Title: The Clown
Size: 120cm x 123 cm
Technique: Digital painting over a collage of images of ancient written paper
In the collective imagination the burning dichotomic relationship euphoria/sadness sweetness/cruelty niceness/ugliness perhaps finds its utter iconic representation in the clown's figure.
Here, as it usually happens for the paintings of the artist, a total unbalance/distortion of proportions and an intriguing misleading asymmetry of the face features symbolizes contemporary man issues: his doble-face nature. He struggles to show all his “lights” putting himself on a virtual continuous stage, just as the clown does, at the same time discards and tries to conceal his true shadow sides. Therefore the picture partially unveils and partially distorts reality. Underlying this painting, there is the idea of “code” and symbolism. The typical features, gadgets and garnishment of the clown (in this case the clown is female as the eye suggest) are codes of sadness but still try to induce hilarity: here they are even exaggerated to highlight this duality codification. The idea of something untold, that needs to be investigated is conveyed by the choice of ancient bizarre characters, as well as the latin alfphabet letters that appear reversed, almost creating a pattern along “mute lines of pentagram” (no notes on them) and the absence of the second eye, an element usually recurring in various works of this artist.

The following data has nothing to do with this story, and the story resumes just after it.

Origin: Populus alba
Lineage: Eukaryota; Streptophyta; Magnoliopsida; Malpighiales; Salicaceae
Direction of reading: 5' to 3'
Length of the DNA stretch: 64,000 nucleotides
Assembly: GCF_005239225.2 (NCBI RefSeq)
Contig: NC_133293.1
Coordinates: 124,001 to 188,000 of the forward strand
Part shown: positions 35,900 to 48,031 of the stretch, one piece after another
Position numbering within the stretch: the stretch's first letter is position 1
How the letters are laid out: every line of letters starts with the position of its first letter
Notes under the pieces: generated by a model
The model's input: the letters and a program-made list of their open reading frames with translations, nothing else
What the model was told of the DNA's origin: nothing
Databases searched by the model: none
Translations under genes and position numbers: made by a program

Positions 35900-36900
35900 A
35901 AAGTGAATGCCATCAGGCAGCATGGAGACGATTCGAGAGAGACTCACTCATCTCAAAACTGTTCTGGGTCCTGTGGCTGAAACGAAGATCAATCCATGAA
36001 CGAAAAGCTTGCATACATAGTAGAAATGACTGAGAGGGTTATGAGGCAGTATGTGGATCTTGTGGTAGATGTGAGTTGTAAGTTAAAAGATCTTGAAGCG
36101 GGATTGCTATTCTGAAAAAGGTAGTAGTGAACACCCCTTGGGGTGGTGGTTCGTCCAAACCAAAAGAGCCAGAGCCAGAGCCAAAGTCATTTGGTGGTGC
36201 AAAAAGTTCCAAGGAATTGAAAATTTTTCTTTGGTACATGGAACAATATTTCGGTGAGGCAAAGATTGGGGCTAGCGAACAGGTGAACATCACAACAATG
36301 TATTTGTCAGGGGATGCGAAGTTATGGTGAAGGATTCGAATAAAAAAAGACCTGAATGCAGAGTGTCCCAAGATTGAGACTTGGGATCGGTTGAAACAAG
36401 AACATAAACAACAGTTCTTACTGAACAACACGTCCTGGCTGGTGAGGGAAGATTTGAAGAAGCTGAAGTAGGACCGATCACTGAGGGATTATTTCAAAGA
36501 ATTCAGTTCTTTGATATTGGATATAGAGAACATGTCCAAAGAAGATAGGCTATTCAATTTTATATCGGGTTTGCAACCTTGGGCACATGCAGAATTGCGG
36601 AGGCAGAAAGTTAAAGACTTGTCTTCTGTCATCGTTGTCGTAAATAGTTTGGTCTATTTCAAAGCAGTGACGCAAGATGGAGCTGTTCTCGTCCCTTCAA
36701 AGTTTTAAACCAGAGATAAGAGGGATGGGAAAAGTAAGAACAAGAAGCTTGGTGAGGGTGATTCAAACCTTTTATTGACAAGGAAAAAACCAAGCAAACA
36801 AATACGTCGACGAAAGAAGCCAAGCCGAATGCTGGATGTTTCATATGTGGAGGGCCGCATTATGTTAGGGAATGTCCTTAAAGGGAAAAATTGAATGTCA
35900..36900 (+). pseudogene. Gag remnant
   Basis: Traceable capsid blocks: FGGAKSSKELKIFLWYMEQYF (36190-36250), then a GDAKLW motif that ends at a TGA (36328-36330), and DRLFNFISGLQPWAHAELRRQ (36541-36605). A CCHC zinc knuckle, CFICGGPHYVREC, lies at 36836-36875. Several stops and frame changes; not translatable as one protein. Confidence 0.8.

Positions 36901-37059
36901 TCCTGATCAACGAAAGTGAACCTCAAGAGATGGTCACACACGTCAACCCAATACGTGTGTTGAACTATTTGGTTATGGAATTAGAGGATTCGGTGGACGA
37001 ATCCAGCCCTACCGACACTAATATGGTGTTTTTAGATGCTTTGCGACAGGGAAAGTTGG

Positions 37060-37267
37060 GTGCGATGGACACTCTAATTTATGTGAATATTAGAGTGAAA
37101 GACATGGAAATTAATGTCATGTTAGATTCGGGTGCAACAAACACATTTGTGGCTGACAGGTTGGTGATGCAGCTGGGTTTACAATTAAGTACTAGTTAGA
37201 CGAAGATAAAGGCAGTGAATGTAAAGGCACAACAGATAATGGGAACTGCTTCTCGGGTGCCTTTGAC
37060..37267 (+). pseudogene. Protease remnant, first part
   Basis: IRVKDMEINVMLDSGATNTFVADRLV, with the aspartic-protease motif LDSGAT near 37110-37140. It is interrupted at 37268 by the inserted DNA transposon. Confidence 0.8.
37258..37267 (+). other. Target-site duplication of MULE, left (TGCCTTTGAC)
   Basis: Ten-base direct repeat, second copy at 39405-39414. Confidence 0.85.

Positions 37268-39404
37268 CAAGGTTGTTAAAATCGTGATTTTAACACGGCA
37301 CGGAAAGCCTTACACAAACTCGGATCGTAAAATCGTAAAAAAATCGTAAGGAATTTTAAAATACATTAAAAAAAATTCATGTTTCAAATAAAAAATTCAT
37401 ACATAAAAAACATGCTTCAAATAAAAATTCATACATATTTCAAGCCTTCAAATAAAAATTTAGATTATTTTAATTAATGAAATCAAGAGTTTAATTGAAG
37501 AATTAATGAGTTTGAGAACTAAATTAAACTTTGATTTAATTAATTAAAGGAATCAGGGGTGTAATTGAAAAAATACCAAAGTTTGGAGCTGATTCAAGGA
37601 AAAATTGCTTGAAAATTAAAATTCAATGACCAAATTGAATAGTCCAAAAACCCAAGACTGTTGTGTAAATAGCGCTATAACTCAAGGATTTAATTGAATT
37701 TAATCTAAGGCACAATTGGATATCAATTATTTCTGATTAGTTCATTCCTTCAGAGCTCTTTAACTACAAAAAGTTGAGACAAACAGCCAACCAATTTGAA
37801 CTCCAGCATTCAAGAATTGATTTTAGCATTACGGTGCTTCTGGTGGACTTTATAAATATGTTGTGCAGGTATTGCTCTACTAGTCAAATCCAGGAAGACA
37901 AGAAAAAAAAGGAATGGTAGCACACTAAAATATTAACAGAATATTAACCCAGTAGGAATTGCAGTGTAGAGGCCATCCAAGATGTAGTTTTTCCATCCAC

She often integrates declaredly symbolistic elements with highly detailed hyper-realistic parts: humans refuse to see things as they are, they make up reality, invent religiuos comfortable constructs to quiet their craving for answers, they invent myths, legends to cope with their vulnerable inner world. Codes and symbols are a way to tell without telling because truth sometimes is not totally compatible with life.